Abstract Motivation An important step in the transcriptomic analysis of individual cells involves manually determining the cellular identities. To ease this labor-intensive annotation of cell-types, there has been a growing interest in automated cell annotation, which can be achieved by training classification algorithms on previously annotated datasets. Existing pipelines employ dataset integration methods to remove potential batch effects between source (annotated) and target (unannotated) datasets. However, the integration and classification steps are usually independent of each other and performed by different tools. We propose JIND (joint integration and discrimination for automated single-cell annotation), a neural-network-based framework for automated cell-type identificationmore »that performs integration in a space suitably chosen to facilitate cell classification. To account for batch effects, JIND performs a novel asymmetric alignment in which unseen cells are mapped onto the previously learned latent space, avoiding the need of retraining the classification model for new datasets. JIND also learns cell-type-specific confidence thresholds to identify cells that cannot be reliably classified. Results We show on several batched datasets that the joint approach to integration and classification of JIND outperforms in accuracy existing pipelines, and a smaller fraction of cells is rejected as unlabeled as a result of the cell-specific confidence thresholds. Moreover, we investigate cells misclassified by JIND and provide evidence suggesting that they could be due to outliers in the annotated datasets or errors in the original approach used for annotation of the target batch. Availability and implementation Implementation for JIND is available at https://github.com/mohit1997/JIND and the data underlying this article can be accessed at https://doi.org/10.5281/zenodo.6246322. Supplementary information Supplementary data are available at Bioinformatics online.« less
  4. We consider the best subset selection problem in linear regression—that is, finding a parsimonious subset of the regression variables that provides the best fit to the data according to some predefined criterion. We are primarily concerned with alternatives to cross-validation methods that do not require data partitioning and involve a range of information criteria extensively studied in the statistical literature. We show that the problem of interest can be modeled using fractional mixed-integer optimization, which can be tackled by leveraging recent advances in modern optimization solvers. The proposed algorithms involve solving a sequence of mixed-integer quadratic optimization problems (or theirmore »convexifications) and can be implemented with off-the-shelf solvers. We report encouraging results in our computational experiments, with respect to both the optimization and statistical performance. Summary of Contribution: This paper considers feature selection problems with information criteria. We show that by adopting a fractional optimization perspective (a well-known field in nonlinear optimization and operations research), it is possible to leverage recent advances in mixed-integer quadratic optimization technology to tackle traditional statistical problems long considered intractable. We present extensive computational experiments, with both synthetic and real data, illustrating that the new fractional optimization approach is orders of magnitude faster than existing approaches in the literature.« less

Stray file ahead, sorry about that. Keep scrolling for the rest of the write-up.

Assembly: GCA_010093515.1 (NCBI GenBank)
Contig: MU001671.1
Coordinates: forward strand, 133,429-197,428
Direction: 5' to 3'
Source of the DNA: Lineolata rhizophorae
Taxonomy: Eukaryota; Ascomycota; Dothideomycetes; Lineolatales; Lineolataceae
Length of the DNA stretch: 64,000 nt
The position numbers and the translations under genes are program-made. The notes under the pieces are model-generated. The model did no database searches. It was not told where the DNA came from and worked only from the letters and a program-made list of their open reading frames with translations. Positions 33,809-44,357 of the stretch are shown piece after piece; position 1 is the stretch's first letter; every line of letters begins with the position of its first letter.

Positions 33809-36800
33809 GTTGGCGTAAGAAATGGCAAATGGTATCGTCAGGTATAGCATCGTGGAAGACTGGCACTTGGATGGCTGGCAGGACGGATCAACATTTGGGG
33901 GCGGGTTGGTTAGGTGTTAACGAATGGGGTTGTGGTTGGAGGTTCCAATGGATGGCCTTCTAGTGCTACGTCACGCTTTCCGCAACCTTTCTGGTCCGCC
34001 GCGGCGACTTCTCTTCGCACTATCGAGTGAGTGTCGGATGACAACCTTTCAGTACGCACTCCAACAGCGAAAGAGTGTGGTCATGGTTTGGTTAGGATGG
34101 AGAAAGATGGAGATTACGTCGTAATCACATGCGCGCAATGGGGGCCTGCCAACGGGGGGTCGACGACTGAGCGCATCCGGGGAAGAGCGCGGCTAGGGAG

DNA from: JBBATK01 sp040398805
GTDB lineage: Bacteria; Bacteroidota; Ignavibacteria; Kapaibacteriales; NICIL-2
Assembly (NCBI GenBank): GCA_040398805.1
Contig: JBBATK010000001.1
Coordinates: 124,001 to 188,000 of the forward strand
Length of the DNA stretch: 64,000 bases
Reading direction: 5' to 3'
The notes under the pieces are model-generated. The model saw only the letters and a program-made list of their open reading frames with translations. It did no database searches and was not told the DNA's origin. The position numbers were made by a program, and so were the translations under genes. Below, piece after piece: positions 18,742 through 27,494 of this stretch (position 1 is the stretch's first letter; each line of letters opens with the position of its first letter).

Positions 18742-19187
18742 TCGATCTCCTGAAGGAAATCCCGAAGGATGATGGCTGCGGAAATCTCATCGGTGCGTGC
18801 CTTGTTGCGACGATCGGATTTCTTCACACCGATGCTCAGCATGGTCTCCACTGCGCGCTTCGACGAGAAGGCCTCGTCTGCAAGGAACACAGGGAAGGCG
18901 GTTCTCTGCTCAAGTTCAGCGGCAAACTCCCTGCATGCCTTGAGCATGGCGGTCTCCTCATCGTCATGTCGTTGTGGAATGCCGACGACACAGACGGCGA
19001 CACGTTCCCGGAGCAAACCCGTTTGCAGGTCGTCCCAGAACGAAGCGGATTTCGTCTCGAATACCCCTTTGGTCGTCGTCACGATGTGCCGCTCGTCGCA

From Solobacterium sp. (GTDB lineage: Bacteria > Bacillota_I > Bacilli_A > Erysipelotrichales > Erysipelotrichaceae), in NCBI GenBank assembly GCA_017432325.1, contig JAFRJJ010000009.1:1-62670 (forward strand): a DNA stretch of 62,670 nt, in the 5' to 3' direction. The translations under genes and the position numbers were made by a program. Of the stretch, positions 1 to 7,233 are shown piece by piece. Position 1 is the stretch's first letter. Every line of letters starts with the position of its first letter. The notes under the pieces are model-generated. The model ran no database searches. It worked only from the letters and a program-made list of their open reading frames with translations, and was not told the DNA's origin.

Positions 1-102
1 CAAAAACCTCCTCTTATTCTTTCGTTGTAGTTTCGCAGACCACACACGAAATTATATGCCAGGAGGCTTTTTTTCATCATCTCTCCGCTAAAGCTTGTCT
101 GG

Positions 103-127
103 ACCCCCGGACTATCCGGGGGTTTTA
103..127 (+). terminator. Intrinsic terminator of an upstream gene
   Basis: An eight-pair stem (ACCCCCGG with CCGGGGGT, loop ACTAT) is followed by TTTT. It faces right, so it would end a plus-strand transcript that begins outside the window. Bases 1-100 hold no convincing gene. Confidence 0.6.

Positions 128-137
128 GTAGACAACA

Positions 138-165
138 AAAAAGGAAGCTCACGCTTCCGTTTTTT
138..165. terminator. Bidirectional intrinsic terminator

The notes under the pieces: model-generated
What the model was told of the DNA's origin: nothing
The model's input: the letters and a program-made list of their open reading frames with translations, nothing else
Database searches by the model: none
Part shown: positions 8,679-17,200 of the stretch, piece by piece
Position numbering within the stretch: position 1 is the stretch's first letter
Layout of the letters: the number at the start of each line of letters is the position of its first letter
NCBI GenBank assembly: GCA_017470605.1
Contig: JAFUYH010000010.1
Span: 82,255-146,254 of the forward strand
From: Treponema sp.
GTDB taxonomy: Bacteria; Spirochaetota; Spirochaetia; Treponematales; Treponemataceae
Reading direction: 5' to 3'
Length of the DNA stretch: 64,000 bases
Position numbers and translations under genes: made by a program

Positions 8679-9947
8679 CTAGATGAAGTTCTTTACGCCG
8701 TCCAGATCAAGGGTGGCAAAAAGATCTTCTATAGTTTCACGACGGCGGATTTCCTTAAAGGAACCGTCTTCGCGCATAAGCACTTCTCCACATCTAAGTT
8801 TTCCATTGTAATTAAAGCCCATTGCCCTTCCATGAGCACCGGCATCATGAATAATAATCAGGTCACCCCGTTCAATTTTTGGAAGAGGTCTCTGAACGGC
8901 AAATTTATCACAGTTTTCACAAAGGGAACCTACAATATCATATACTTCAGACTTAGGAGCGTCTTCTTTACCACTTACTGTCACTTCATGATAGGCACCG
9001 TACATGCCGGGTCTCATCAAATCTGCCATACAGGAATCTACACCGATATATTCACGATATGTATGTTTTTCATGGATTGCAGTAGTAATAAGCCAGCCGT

5. During the past decade, differential privacy has become the gold standard for protecting the privacy of individuals. However, verifying that a particular program provides differential privacy often remains a manual task to be completed by an expert in the field. Language-based techniques have been proposed for fully automating proofs of differential privacy via type system design, however these results have lagged behind advances in differentially-private algorithms, leaving a noticeable gap in programs which can be automatically verified while also providing state-of-the-art bounds on privacy. We propose Duet, an expressive higher-order language, linear type system and tool for automatically verifying differentialmore »privacy of general-purpose higher-order programs. In addition to general purpose programming, Duet supports encoding machine learning algorithms such as stochastic gradient descent, as well as common auxiliary data analysis tasks such as clipping, normalization and hyperparameter tuning - each of which are particularly challenging to encode in a statically verified differential privacy framework. We present a core design of the Duet language and linear type system, and complete key proofs about privacy for well-typed programs. We then show how to extend Duet to support realistic machine learning applications and recent variants of differential privacy which result in improved accuracy for many practical differentially private algorithms. Finally, we implement several differentially private machine learning algorithms in Duet which have never before been automatically verified by a language-based tool, and we present experimental results which demonstrate the benefits of Duet's language design in terms of accuracy of trained machine learning models.« less